How to Become a Laboratory Technician

Laboratory technician jobs can offer satisfying and meaningful work. Learn more about how to become a laboratory technician.

portrait of Juliann Scholl, Ph.D.
by Juliann Scholl, Ph.D.

Updated May 13, 2022

Edited by Madison Hoehn
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How to Become a Laboratory Technician

Laboratory technicians serve an essential role in healthcare delivery and medical advancement, even though most of the public typically does not see the work they do. Surgeons and other physicians rely heavily on lab technicians to provide lab results and diagnostic findings.

The U.S. Bureau of Labor Statistics (BLS) projects that jobs for clinical laboratory technicians will grow 11% between 2020-2030, compared to 8% for all occupations. is an advertising-supported site. Featured or trusted partner programs and all school search, finder, or match results are for schools that compensate us. This compensation does not influence our school rankings, resource guides, or other editorially-independent information published on this site.

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Lab technicians perform various duties, including matching blood for transfusions, analyzing biological samples, performing diagnostic tests, and operating advanced laboratory equipment. Laboratory technicians must follow strict state regulations and workplace guidelines. Many lab technicians enjoy relative job satisfaction, even though their workloads can get heavy.

Laboratory Technician Requirements

When researching how to become a laboratory technician, individuals should become familiar with the job's training and certification requirements. For example, some professionals earn an associate degree while some fulfill their requirements with training in the workplace.

High School Diploma/GED

Individuals need a high school diploma or GED certificate to become a laboratory technician. However, most aspiring professionals need additional education beyond high school. Some companies might hire people with just a high school education if they provide on-the-job training and the new employee obtains proper certification.

Associate Degree

Most employers prefer job seekers with associate degrees in laboratory science or a related field. Professionals who want to advance in their careers, qualify as laboratory technologists, or expand their job prospects might pursue a bachelor's or master's degree.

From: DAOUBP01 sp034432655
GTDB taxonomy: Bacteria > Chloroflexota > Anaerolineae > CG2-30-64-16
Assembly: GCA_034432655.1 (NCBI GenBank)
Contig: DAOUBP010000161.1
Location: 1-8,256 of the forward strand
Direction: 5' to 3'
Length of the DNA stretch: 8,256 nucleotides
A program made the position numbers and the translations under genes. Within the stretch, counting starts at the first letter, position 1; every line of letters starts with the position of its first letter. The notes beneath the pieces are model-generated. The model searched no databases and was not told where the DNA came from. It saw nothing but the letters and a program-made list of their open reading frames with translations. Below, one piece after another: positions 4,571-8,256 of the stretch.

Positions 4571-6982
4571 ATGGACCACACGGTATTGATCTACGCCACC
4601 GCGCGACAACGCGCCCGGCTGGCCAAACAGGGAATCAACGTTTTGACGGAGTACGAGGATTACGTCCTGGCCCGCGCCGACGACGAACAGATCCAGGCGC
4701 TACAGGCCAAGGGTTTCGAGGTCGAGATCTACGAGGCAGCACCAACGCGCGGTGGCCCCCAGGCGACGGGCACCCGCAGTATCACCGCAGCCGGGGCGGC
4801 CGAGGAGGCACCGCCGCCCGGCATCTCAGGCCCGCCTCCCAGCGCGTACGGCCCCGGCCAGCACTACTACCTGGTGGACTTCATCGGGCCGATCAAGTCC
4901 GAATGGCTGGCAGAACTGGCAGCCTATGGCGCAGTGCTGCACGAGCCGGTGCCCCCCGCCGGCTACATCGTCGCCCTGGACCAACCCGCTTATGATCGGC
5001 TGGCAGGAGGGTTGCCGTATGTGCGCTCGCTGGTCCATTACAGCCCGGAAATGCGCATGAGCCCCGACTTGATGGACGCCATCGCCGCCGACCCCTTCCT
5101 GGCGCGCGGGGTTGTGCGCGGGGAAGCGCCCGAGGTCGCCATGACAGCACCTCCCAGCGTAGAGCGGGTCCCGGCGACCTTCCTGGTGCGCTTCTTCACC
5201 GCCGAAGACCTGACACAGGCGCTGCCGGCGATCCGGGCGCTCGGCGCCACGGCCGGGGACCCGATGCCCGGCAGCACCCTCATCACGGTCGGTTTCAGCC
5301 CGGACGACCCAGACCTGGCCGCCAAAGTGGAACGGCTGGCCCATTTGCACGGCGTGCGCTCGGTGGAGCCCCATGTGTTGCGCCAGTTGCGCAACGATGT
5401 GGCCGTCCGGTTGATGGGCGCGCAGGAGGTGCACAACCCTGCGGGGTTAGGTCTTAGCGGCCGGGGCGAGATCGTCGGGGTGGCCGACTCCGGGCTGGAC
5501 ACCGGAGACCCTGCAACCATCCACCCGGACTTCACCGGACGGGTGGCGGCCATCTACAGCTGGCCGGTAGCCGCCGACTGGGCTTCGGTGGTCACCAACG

Regardless of their educational goals, students should enroll in programs that hold accreditation from the National Accrediting Agency for Clinical Laboratory Services (NAACLS).


Laboratory technicians should prepare to obtain certification, depending on their state or healthcare industry. Regardless of regional or state requirements, certification demonstrates an individual's proficiency and professionalism.

A medical lab technician certification represents a fairly common credential for these professionals, and it requires an associate degree and renewal every three years. Professionals should consult the NAACLS to determine which certifications they might need. They might also find more information about credentialing from the American Medical Technologists and the American Society for Clinical Pathology.

What Does Laboratory Technician Training Look Like?

Most students pursuing laboratory technician careers take courses and practical labs to prepare them for analysis, sample collection, waste disposal, report generation, and other duties. In addition to formal education, most lab technicians require on-the-job training.

Continuous training will remain a requirement throughout a lab technician's career. Professionals can build on their skills by attending conferences and seminars that allow them to stay up-to-date on the latest discoveries in their field. Lab technicians will also need continued training throughout their careers to maintain their certifications.